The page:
Published Online: February 14, 2013

Do We Need School Districts?

Opponents say districts are unwilling or unable to adopt change; proponents say they serve a crucial, practical role implementing and preserving local input. Where's the middle ground?

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The local role in the governance of public education continues to be a hotly debated issue around the world. Most school systems have some kind of local governance structure that sits between individual schools and national or state governments. In theory, districts or regions are key to making an education system work by providing appropriate local adaptation and direction, as well as a forum for citizen input. But the role of these bodies is frequently called into question and, in some places, this middle tier has been largely eliminated. Local districts are seen as adding bureaucracy but not value. Low voter turnout in local elections feeds this cynicism. Should local governance of schools exist and, if it does, what should be its role and powers? There are many models from which to choose. Sometimes, as in most states in Australia, the middle tier is made up of regional units of the state ministry of education, which continues to be the policy maker, funder, employer of all staff, and owner of all buildings. Some countries, such as France or many developing nations, make virtually all decisions of any consequence centrally.

Another model, used in many European and Asian countries, gives elected municipal governments a role in delivering education, often including hiring staff and looking after facilities. Countries vary quite a bit in how much authority local districts will have, and local authority can be quite different for different areas of education, usually with more influence over programs than financing.

Then there are hybrid approaches. In the Netherlands, some schools are governed by municipalities and others are grouped together based on a common orientation such as religion or pedagogical approach. In that system, many individual schools are governed independently, but most (and an increasing proportion) are part of a network or district of some kind. In England, individual schools have a great deal of control over their staffing and budgets. The role of local authorities (municipalities) in education has been dramatically reduced, but the system is now struggling with other ways of networking or linking its 20,000 schools, especially its many small primary schools.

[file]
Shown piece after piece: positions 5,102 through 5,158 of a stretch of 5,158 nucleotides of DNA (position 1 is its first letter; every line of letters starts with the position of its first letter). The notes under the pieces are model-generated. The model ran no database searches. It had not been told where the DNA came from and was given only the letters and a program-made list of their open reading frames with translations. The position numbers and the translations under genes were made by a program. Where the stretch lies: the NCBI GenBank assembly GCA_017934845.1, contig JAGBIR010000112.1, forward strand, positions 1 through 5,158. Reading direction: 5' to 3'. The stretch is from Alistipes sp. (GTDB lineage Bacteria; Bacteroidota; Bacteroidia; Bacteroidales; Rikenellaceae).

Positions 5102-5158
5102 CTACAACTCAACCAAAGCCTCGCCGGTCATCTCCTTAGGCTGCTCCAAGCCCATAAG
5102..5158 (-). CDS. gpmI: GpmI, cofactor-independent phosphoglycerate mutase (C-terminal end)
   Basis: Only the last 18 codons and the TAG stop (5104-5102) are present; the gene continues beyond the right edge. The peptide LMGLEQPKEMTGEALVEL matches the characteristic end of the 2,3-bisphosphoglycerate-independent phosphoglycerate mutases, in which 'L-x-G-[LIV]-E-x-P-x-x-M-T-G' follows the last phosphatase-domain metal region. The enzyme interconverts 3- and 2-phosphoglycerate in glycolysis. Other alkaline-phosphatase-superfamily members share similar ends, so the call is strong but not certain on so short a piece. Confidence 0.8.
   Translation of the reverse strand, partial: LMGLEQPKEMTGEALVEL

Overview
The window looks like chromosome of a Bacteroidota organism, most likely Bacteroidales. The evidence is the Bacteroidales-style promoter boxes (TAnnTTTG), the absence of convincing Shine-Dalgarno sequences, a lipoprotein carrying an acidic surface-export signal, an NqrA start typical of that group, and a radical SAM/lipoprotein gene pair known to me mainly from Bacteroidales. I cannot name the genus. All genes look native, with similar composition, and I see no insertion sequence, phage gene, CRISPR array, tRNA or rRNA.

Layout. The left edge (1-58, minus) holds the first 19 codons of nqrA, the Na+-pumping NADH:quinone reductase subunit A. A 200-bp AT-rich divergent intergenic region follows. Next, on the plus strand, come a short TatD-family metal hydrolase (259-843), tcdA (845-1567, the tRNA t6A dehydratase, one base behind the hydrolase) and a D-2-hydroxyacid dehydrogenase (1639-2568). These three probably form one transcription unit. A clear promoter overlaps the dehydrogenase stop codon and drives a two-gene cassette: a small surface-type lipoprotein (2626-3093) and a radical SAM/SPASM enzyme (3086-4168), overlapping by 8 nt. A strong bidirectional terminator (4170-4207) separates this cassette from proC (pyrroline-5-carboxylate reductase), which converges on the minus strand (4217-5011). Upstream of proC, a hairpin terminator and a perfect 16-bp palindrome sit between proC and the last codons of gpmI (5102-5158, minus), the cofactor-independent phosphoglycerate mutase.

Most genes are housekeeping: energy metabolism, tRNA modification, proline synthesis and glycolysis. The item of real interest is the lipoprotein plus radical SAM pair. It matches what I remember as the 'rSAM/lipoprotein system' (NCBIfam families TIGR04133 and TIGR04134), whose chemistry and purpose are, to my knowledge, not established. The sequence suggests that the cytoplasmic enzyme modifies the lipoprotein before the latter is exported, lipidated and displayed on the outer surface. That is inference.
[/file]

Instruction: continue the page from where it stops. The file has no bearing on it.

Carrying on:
Canada and the United States have another form — specially organized local authorities called school districts that are governed by elected officials. In both countries, districts are controlled by state or provincial legislation and, in theory, are subordinate to state governments. But the political reality can be that districts may have enough political muscle to shape state actions to a considerable degree. This is particularly the case in the United States given its long tradition and strong commitment to local control.

Not only do the powers of these local authorities vary, but so do their numbers. For example, the Canadian province of Ontario and the state of Illinois have about the same population, and Ontario is much larger in area. Yet Ontario has 72 school districts; Illinois, more than 850.

When I was a senior civil servant in Canada, ministers regularly asked me why we didn’t just get rid of school boards — especially when the boards opposed a government initiative. The British government vastly diminished the role of local government in education because it felt local authorities were an obstruction to improvement, a view supported by many school leaders. Other countries also have experimented with changes, such as decentralization in Sweden about a decade ago. In the United States, large urban boards have been a particular subject of criticism; in some cities, boards appointed by mayors have replaced elected school boards. Evidence of the value of that strategy is far from conclusive.